While many are well meaning, in the Bay Area we are not short of the fly-by-nights and “quick buck” guys that see a way to make money quickly. Unfortunately this is often at the expense of an unsuspecting homeowner. Even the “best” of them often find themselves in over their heads and frustrate clients with delays, added costs, and mistakes. When a client finds themselves in this position during construction, it can often feel overwhelming and extremely frustrating.
Rarely is a construction project absent of the odd misstep or schedule delay. After all there are thousands of parts and hundreds of people involved building a home that is often custom (i.e. never been built before). But repeated issues, repeated delays, poor communication, and surprise added costs over and over should not be the norm. In this case, the homeowner has every right to stop and re-evaluate the relationship.
If a homeowner does find themselves at this point, we recommend to take a pause and have a serious conversation with the contractor. Create a reset of expectations and re-establish clear and written commitments.
If the project is at the point where it’s obvious that quality is at stake, the budget is going haywire, or the timeline is way off, it may be time to consider switching contractors. While it may be tempting to try and stick it out and see the project through with a “better the devil you know” attitude, the client may be better off mentally and financially to pull the plug and fire the contractor.
But how hard is it to switch builder’s mid-stream?
Surprisingly not too difficult if the strategy is approached in concert with a reputable firm.We at Earthtone have taken over a number of projects under such circumstances (like this one) (and this one) , and we have a five step plan that works to get most projects back on track:
- Make sure your contract has a termination clause. Most contracts do, but even without one you should have legal basis to terminate based on breach of contract if the contractor isn’t fulfilling obligations. Check with an attorney here. Do not make any further payments to the contractor until all issues are resolved and potential liens are cleared. A homeowner may not find out for many weeks or even months if there are outstanding financial ramifications.
- Select a contractor with experience in taking over projects. Then have the new contractor conduct a thorough audit of the project status, the financial status, and the inspections and permits history.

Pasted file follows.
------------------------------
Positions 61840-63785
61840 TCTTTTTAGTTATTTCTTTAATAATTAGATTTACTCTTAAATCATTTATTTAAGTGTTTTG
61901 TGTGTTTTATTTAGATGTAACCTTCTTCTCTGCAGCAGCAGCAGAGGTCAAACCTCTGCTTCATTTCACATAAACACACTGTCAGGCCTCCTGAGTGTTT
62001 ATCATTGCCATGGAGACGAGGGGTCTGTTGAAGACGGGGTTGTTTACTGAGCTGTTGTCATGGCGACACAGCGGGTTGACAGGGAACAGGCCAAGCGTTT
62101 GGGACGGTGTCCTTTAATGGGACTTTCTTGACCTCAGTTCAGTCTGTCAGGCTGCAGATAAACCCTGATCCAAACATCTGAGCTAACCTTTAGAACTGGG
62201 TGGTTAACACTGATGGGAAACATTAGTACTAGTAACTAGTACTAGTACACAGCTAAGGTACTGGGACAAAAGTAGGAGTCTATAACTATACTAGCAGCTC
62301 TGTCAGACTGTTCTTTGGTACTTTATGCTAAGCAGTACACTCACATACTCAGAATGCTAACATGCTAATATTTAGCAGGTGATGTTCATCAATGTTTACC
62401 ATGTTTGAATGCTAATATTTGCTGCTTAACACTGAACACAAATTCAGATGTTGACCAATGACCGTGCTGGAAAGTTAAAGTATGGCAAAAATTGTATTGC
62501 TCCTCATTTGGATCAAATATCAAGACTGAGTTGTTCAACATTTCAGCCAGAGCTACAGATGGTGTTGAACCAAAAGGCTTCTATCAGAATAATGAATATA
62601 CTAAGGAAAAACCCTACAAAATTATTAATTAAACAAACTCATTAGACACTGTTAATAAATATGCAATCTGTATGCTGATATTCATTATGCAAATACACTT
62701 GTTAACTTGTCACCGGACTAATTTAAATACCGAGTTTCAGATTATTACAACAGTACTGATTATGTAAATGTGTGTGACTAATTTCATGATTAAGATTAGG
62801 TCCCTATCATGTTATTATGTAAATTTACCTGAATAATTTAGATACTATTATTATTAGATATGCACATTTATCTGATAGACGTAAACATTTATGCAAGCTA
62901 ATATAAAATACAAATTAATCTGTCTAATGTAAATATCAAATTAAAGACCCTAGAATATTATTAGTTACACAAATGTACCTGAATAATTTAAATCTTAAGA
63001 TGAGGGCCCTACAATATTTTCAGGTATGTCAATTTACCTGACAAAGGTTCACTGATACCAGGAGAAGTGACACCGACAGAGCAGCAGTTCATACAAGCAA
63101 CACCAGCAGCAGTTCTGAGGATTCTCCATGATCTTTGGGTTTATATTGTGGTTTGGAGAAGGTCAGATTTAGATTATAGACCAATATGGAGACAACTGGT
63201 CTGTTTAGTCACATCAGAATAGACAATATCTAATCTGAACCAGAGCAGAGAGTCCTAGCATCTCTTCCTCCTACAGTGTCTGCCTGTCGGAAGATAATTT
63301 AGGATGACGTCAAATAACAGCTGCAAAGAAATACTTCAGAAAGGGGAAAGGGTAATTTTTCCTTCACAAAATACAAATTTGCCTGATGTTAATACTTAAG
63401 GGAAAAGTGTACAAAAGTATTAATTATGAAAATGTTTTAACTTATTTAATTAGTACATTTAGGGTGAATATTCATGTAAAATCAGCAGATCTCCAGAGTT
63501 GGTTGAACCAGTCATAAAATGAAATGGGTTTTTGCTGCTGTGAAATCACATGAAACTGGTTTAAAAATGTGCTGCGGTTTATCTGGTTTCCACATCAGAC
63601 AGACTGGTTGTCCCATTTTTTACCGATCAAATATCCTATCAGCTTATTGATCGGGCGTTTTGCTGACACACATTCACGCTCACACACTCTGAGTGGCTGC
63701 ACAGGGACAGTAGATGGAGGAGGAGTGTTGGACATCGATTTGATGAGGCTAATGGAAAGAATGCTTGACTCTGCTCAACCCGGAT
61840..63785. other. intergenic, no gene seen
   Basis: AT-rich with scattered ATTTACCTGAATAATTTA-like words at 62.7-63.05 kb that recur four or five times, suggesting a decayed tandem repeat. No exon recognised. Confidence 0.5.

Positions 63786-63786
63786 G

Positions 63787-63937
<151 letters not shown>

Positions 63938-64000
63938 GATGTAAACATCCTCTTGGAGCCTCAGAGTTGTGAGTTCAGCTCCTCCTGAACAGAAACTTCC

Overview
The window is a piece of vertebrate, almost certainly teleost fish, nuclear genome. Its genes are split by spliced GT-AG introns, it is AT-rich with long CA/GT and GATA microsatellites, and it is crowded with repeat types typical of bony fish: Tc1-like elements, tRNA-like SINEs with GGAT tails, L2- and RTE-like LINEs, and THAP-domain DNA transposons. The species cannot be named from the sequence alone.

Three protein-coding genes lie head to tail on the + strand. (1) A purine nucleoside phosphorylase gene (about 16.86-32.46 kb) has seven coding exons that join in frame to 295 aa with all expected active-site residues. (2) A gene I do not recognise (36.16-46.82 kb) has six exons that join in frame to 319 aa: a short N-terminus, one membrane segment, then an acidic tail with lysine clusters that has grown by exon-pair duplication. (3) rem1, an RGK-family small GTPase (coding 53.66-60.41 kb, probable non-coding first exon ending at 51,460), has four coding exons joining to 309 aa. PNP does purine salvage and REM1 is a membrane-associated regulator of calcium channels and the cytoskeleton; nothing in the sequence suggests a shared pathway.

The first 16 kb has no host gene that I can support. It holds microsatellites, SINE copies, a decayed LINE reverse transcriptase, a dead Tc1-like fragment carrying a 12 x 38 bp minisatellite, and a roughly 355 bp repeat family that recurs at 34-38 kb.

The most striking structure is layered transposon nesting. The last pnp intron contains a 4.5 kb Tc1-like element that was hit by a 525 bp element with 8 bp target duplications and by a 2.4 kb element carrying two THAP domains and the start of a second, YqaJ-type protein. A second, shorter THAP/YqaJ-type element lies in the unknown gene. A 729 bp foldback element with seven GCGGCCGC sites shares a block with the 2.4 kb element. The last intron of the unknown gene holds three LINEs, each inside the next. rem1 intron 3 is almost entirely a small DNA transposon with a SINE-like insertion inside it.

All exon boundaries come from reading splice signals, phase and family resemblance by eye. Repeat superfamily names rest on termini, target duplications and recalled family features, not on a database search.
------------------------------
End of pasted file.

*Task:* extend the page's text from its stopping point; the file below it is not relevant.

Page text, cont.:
- Next the contractor will need to evaluate everything that has been done, checking for adherence to plans and details, local code; and of course structural specifications, waterproofing and drainage details, etc. Required corrections should be thoroughly documented and where possible an estimate to remediate issues should be prepared. In some cases, an estimate may not be possible if things are hidden.
- The contractor will also help audit the subcontractors and suppliers to see who has been paid and what’s outstanding. He will also make an analysis of those vendors and check their suitability to complete the project. Ideally the more that can be retained the better, but if a sub is part of the problem they’ll need to be culled.
- Once a thorough audit has been conducted, the new contractor can provide a thorough estimate to complete the project. Should all be in agreement, a new contract can be written and the new contractor will get you back on track.
Obviously there are many nuances to this, such as getting the permit records changed and working with your lender to get the financing re-set, and we can help with all that. But even if you’re not there yet and you just want an opinion or second set of eyes, we are happy to help. Feel free to call for a phone consultation.
In today’s ever changing building & energy codes, availability of cutting edge materials and escalating labor costs, how do you control the cost of construction? How do you ensure that the design path is in-line with your budget and comfort zone?
To ensure a project’s feasibility, an experienced and reputable General Contractor (GC) can play a valuable role during the design development stage. At times builders are engaged with the design team and owners early on and well before the plans are fully developed to help guide the costs. By engaging a General Contractor in design development stage to analyze preliminary drawings, the design intent and the site conditions, owners can ensure that the path of the design is in line with the client’s comfort zone in costs. The old-school methodology whereby the client and design team develop full architectural, structural, and MEP plans, then get multiple bids misses out on valuable tools and input that could give owners a considerable advantage and avoid costly disappointments.
There are other added benefits to engaging a reputable General Contractor early on. During the preliminary design’s budgeting process, the client, design team and GC will get to know each other and develop a working relationship. The triangle of Owner/Designer/Builder is an important dynamic in the success of a project. During the pre-construction process, these parties have the opportunity to work together and get a taste of the chemistry in place. This gives everyone the opportunity to ensure great synergy in working together. If the chemistry is not palatable, it is much easier to end the relationship in pre-construction stage and to engage others instead of discovering the lack of synergy during construction process.